For more than half a century, Syria has been dominated by the Assad regime, a regime that elevated arbitrary persecution, destruction and torture to a structural principle of rule in order to secure its own power in the long term. Talking about Suriya al-Assad therefore always means talking about the violent transgression of the boundaries of bodies, society and humanity, about worlds of experience in which death and life have become mixed to the point of indistinguishability. Above all, however, it means talking about the impossible, which has become reality against all odds and hoped-for democratization efforts: the terrible, which completely denies all sense and all language. For only by including the cruel experiences of Syrians in all reflections on the country, by depicting the horror as directly as possible, by living through it and acknowledging it, can we succeed, as Yassin Al-Haj Saleh breathtakingly demonstrates, in developing a consciousness of horror that brings about moral anger and thus leads to creativity and a more just world.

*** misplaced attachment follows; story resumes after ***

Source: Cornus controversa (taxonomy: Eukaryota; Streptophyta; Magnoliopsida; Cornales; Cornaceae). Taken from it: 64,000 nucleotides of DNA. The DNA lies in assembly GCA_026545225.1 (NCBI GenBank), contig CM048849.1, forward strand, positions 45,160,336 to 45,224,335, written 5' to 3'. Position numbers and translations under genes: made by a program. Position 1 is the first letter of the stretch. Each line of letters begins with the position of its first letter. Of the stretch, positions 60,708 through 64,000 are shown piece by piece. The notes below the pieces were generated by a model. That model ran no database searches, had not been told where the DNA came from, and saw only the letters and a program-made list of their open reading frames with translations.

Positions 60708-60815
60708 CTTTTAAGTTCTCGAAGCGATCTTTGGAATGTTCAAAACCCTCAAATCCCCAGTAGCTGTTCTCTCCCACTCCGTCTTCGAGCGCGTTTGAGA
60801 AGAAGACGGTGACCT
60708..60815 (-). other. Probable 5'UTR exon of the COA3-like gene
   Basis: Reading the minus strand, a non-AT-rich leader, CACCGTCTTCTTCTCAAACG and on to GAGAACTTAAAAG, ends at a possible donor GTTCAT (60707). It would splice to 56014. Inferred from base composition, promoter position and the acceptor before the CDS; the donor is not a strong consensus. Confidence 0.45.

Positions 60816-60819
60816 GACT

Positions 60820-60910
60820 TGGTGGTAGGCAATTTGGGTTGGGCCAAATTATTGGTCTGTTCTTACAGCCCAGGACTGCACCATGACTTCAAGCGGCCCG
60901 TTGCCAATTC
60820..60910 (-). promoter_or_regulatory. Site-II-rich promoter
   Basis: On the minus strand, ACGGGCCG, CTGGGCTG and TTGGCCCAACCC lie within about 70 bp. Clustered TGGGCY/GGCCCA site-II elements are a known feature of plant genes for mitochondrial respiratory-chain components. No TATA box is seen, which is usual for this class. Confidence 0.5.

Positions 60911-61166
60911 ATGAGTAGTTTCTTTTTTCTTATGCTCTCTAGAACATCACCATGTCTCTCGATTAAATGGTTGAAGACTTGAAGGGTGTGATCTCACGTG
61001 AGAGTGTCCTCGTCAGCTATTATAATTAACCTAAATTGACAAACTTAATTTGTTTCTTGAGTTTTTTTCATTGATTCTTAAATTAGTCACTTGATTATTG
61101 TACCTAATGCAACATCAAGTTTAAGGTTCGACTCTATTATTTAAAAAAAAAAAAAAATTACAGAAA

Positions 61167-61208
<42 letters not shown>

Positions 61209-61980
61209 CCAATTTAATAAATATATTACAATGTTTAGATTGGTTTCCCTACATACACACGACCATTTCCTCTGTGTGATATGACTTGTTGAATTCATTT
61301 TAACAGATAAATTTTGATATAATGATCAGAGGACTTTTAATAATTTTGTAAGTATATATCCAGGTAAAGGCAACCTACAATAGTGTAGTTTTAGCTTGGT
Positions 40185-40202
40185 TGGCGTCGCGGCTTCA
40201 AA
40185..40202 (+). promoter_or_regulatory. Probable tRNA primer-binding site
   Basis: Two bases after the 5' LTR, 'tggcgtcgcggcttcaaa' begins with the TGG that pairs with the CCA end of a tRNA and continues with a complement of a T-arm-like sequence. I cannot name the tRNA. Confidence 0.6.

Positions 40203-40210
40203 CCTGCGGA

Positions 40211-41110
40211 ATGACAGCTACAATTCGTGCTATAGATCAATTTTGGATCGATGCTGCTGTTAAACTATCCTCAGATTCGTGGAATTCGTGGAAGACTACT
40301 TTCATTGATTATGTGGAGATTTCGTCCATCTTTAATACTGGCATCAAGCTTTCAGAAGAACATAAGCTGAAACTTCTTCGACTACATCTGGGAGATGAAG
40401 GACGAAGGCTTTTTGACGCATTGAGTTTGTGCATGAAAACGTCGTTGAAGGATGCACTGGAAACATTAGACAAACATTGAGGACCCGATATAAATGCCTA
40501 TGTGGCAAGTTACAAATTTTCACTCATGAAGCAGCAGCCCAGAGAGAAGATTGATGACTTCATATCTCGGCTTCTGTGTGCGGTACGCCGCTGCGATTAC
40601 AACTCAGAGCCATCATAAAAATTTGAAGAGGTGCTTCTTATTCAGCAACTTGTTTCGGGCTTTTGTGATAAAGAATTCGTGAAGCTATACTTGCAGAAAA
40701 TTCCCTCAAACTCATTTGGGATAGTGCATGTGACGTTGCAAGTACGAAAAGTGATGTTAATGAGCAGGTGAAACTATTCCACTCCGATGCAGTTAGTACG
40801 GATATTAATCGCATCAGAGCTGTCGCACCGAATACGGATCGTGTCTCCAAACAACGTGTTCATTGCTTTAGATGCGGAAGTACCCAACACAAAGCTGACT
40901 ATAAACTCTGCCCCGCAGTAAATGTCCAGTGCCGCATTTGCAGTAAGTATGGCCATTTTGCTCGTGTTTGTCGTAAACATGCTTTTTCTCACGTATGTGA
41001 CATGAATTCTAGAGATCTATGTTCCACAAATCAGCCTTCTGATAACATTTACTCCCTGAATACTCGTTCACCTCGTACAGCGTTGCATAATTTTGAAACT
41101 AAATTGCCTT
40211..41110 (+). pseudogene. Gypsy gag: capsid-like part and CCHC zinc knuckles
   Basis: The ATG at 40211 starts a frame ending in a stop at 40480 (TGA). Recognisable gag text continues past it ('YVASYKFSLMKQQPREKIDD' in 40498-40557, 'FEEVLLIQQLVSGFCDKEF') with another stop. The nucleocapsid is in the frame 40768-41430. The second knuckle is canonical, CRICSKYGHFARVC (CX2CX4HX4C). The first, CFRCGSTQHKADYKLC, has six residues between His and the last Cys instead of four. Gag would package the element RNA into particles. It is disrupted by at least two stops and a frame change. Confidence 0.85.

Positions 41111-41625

Arabic original available
Yassin Al-Haj Saleh, born in Raqqa in 1961, studied medicine before being arrested in 1980 as a member of the democratic wing of the Communist Party for his opposition to the Assad regime and spending 16 years in Syrian prisons. In 2013, his wife Samira was kidnapped in a Damascus suburb and has disappeared to this day. Saleh has lived in exile since 2013, first in Istanbul and since 2017 in Berlin.